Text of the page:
In 2020, with the world locked at home, consumer sales of office chairs in the U.S. jumped by 75%. Podcasts, articles, how-tos and buying guides sprouted up seemingly overnight in response to the troubling reality that many white-collar workers now faced: The chairs they had at home were terrible.

Those of us with desk jobs — which in Japan is an estimated 28% of the workforce — share a common and persistent problem called sitting. Even in the years before the pandemic, all sorts of new contraptions had come up on the market — not just standing but walking and cycling desks, not just ergonomic chairs but ones you could kneel on, even ones that bounce.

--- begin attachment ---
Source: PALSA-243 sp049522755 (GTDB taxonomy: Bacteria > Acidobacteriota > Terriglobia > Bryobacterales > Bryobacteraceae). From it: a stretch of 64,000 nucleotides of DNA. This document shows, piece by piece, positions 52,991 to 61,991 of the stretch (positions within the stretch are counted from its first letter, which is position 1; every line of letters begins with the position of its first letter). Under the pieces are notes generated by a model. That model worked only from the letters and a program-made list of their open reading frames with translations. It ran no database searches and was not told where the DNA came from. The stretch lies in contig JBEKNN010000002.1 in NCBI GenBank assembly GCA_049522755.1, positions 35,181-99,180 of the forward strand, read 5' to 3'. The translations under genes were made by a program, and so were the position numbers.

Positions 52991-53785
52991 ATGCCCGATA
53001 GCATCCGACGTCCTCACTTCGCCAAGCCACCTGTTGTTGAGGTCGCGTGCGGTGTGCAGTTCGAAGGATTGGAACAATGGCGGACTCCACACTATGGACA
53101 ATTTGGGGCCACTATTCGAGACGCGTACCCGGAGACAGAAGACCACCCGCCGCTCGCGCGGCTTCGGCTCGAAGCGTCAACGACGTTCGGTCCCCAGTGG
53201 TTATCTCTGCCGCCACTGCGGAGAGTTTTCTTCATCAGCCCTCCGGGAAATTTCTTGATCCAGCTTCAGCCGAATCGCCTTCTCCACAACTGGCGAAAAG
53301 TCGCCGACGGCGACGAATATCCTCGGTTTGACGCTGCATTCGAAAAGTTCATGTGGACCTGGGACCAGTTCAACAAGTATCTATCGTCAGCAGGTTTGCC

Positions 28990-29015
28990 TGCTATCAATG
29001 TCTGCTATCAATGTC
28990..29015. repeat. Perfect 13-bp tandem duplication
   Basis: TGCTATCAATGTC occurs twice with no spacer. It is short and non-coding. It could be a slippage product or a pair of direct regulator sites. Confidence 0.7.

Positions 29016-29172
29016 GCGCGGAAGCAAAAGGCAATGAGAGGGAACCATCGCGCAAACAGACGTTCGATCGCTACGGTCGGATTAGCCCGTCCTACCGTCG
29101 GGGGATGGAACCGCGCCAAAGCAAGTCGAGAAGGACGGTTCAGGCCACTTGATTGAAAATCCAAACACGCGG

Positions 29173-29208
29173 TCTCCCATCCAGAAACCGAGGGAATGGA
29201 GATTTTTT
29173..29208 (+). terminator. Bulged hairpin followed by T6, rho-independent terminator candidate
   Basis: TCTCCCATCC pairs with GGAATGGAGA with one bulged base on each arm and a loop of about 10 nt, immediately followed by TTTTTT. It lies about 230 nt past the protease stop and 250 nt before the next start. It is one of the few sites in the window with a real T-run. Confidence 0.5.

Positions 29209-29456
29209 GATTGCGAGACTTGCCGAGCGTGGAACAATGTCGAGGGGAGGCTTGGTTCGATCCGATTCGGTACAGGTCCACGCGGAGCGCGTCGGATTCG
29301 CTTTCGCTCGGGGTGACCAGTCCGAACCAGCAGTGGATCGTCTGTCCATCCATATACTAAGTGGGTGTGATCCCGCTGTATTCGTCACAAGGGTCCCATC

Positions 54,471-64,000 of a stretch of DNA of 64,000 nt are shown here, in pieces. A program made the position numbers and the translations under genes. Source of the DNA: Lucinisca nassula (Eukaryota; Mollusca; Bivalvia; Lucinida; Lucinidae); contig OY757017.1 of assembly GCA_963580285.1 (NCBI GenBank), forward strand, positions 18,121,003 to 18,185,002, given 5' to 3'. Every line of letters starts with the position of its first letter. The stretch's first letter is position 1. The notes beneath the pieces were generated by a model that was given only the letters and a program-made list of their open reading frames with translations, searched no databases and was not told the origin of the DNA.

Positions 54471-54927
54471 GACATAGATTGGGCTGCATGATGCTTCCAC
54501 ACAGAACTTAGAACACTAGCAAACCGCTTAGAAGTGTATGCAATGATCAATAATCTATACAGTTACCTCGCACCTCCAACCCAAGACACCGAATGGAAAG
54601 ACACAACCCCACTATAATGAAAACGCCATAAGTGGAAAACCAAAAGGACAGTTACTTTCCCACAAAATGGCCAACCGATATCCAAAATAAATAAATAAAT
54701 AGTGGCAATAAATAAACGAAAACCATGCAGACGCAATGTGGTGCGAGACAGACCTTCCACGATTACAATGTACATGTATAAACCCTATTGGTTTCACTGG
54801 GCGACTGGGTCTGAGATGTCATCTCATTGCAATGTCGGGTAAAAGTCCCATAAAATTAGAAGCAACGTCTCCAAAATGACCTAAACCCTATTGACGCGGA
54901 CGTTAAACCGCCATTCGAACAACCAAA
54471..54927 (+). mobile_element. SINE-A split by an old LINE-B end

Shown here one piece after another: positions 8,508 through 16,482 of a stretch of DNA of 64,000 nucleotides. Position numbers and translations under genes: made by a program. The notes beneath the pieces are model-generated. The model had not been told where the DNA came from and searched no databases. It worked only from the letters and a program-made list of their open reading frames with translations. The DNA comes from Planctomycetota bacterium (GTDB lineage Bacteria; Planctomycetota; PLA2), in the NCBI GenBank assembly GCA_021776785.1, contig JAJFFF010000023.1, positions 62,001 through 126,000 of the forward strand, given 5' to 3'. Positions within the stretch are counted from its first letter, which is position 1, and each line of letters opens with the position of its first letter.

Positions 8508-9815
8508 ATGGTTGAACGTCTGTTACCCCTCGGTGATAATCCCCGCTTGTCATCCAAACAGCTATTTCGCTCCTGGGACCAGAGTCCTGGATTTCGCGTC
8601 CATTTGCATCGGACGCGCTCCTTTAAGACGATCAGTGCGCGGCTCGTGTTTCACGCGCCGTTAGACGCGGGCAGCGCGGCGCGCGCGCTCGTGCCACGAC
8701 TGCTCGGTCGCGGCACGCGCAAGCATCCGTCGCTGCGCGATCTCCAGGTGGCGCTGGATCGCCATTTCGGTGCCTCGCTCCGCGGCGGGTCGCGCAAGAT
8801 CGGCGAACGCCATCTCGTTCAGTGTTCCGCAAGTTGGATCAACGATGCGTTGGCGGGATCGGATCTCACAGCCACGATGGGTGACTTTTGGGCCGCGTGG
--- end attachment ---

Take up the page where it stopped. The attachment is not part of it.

But the pandemic eliminated the office commute and forced many people to reckon with the fact that they now spent roughly a third of the day stationary in chairs. It became a familiar feeling, getting to the end of the workday only to realize your total steps had been 50 — to the kitchen and back, to the bathroom and back — and intentionally spreading out errands, however inefficiently, just to have somewhere to go and stretch your legs. Prolonged sitting is linked with an increased risk of insomnia, depression, obesity, cardiovascular problems and death. It has been years since people have been calling sitting the new smoking — but three years into the pandemic, we now collectively have smoker’s cough. Sitter’s bum, if you will.